EV Type:Battery-Electric Vehicle (BEV)
Vehicle Type:SUV
Engine:Electric
Available In Ireland:Yes

Variants (2 Options)
ID.4 GTX Business (from € 64,530)
ID.4 GTX Max (from € 74,950)

EV Battery & Emissions
EV Battery Type:Lithium-ion
EV Battery Capacity:Available in one battery size: 77 kWh
Charging:125 kW DC Rapid Charging (5%-80%: 38 mins). Onboard charger: 11 kW AC (0%–100%: N/A)
Charge Port:Type 2
EV Cable Type:Type 2
Tailpipe Emissions:0g (CO2/km)
Warranty:8 years or 150,000 km

Average Cost Of Residential Charging
Battery net capacity: 16.7 kWh€ 4.00
Battery net capacity: 30.0 kWh€ 7.19
Battery net capacity: 39.2 kWh€ 9.39
Battery net capacity: 45.0 kWh€ 10.78
Battery net capacity: 50.0 kWh€ 11.98
Battery net capacity: 64.0 kWh€ 15.34
Battery net capacity: 71.0 kWh€ 17.01
Battery net capacity: 77.0 kWh€ 18.45
Battery net capacity: 90.0 kWh€ 21.57
Battery net capacity: 100.0 kWh€ 23.97
  • Note 1: The average cost of residential electricity in Ireland varies depending on the region, supplier and type of energy used. An average for Ireland is 23.97 cents/kWh.
  • Note 2: Not all EV manufactures make available the data on net EV battery capacity, and in a number of instances the EV battery capacity advertised, does not state if it is gross or net capacity. In general, usable EV battery capacity is between 85% to 95% of the gross available capacity.

Charging Times (Overview)
Slow charging AC (3 kW – 3.6 kW):6 – 12 hours (dependent on size of EV battery & SOC)
Fast charging AC (7 kW – 22 kW):3 – 8 hours (dependent on size of EV battery & SoC)
Rapid charging AC (43 kW):0-80%: 20 mins to 60 mins (dependent on size of EV battery & SoC)
Rapid charging DC (50 kW+):0-80%: 20 mins to 60 mins (dependent on size of EV battery & SoC)
Ultra rapid charging DC (150 kW+):0-80% : 20 mins to 40 mins (dependent on size of EV battery & SoC)
Tesla Supercharger (120 kW – 250 kW):0-80%: up to 25 mins (dependent on size of EV battery & SoC)
  • Note 1: SoC: state of charge

Dimensions
Height (mm):1616
Width (mm):1852
Length (mm):4582
Wheelbase (mm):2765
Turning Circle (m):11,57
Boot Space (L):543

ID.4 GTX
EV Battery Capacity:77 kWh
Pure Electric Range (WLTP):485 – 504 km (combined)
Electric Energy Consumption (kWh/km):18.0 – 19.2
Charging:125 kW DC Rapid Charging (5%-80%: 38 mins). Onboard charger: 11 kW AC
Top Speed:180 km/h
0-100 km/h:6.2 seconds
Drive:All-wheel drive (AWD)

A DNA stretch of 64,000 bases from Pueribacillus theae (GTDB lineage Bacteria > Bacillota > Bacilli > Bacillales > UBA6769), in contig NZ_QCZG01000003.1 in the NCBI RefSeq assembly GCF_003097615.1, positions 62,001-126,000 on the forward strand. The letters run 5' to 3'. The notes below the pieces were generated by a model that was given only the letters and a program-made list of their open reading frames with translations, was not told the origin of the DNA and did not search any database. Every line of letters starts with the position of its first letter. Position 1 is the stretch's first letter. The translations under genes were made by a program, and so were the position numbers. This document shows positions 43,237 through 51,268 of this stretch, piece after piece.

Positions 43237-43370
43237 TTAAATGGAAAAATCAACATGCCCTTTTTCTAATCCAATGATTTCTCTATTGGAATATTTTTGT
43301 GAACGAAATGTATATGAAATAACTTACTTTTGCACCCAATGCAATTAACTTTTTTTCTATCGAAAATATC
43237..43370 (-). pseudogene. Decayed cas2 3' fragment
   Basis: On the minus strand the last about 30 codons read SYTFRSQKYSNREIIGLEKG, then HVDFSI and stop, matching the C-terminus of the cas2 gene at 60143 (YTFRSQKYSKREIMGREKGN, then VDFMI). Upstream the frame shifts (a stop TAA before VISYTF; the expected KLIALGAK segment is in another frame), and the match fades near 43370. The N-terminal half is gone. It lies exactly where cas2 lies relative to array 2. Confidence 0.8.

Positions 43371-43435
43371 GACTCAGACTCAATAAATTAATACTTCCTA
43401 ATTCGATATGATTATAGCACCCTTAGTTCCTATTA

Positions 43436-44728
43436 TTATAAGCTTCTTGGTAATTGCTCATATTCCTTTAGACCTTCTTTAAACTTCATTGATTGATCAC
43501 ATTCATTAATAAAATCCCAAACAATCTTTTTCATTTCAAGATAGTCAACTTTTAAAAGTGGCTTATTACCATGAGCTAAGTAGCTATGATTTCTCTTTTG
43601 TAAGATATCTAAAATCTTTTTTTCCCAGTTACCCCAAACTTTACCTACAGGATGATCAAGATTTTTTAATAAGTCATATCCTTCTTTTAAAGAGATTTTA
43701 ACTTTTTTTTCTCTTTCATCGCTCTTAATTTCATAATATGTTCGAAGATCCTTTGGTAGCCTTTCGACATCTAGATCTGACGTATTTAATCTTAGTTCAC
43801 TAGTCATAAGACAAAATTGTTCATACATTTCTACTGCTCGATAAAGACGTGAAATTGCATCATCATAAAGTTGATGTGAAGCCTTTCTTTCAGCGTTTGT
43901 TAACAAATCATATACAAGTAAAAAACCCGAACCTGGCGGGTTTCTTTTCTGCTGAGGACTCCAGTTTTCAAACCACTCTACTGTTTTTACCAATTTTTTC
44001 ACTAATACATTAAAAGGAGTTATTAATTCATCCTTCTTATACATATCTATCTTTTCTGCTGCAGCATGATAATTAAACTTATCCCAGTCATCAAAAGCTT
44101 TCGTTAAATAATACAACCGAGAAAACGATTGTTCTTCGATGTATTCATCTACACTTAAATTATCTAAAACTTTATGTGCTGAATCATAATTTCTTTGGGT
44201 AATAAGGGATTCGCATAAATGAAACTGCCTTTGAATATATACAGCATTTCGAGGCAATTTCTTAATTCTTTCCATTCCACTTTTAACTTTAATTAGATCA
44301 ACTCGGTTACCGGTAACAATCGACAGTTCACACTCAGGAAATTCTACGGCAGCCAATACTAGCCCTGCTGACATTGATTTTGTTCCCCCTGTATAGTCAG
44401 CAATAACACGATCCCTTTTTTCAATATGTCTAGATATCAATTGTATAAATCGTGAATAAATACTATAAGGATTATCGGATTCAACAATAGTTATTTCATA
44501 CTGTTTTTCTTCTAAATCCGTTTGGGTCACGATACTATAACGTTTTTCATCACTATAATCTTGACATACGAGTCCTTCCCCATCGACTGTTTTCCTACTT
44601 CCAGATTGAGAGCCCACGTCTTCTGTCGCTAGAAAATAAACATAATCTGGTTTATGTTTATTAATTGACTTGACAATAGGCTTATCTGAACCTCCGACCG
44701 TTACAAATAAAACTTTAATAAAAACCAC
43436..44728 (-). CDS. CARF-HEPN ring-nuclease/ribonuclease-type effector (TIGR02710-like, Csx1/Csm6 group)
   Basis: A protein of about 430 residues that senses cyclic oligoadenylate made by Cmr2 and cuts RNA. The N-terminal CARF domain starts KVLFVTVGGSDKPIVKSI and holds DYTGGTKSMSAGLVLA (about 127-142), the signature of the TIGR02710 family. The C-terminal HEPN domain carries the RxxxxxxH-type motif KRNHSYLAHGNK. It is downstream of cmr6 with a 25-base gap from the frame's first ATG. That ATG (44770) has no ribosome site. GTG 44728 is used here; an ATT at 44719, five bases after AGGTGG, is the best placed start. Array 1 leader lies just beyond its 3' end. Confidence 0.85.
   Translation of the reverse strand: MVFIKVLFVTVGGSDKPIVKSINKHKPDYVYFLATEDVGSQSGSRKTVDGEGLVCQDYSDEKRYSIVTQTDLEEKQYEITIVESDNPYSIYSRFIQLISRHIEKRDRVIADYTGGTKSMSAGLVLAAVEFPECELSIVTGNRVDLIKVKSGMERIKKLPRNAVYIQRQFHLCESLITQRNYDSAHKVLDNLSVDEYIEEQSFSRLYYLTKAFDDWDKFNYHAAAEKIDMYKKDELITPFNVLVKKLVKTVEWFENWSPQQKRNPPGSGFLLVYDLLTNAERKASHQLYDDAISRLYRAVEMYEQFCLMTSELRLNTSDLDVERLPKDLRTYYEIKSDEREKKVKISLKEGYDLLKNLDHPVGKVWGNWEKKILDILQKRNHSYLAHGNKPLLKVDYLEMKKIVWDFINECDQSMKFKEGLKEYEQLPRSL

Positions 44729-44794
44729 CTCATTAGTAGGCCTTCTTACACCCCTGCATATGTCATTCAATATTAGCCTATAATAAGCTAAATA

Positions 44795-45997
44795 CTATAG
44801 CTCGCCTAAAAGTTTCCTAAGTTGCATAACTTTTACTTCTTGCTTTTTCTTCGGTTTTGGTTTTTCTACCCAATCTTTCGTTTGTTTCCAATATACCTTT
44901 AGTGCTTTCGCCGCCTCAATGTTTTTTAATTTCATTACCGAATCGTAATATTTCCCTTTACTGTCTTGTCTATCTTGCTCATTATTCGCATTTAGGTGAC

Electric Motor (kW):N/A
Max Power (PS):299
Torque (Nm):460
Transmission:Automatic
Seats:5
Doors:5
Unladen Weight (kg):2,224
Colours:5
NCAP Safety Rating:Five-Star

Electric Vehicles (EVs): Top 5 Jargons


There is no doubt, in that, for those new to electric driving, the terminology can be both daunting and confusing. We have chosen the top 5 jargons to help you get more familiar with electric vehicles (EVs)!

Top 5 Jargons : Electric Vehicles (EVs)
EV (Electric Vehicle) An EV is any vehicle that uses ‘electricity’ or an ‘electric motor’ to power the vehicle. The electric motor derives its power from a rechargeable battery or batteries.  In general,  EVs are less dependent on petrol or diesel as fuel, and in the case of pure electric cars, not dependent at all, on petrol/diesel for propulsion. EVs encompass all types of electric vehicles, to include Battery-Electric Vehicles (BEVs), Plug-in Hybrid Electric Vehicles (PHEVs), Extended Range Electric Vehicles (E-REVs) and Fuel Cell Electric Vehicles (FCEVs).  
Regenerative BrakingDriving at all times requires braking. However, on more densely populated roads, the frequency and intensity of braking increases, reducing the efficiency of the vehicle. Regenerative braking is the process of capturing energy, otherwise wasted during braking. According to the rules of physics, energy cannot be destroyed, instead it simply transfers from one state to another. The same principle applies to braking. The kinetic energy that propels a car forward is usually displaced or wasted as heat. Regenerative braking captures this kinetic energy, that in turn recharges an onboard EV battery, increasing both efficiency and electric range. Electric cars like Toyota Prius PHEV, Jaguar I-PACE BEV and Tesla Model 3 BEV use regenerative braking to increase efficiency and electric range.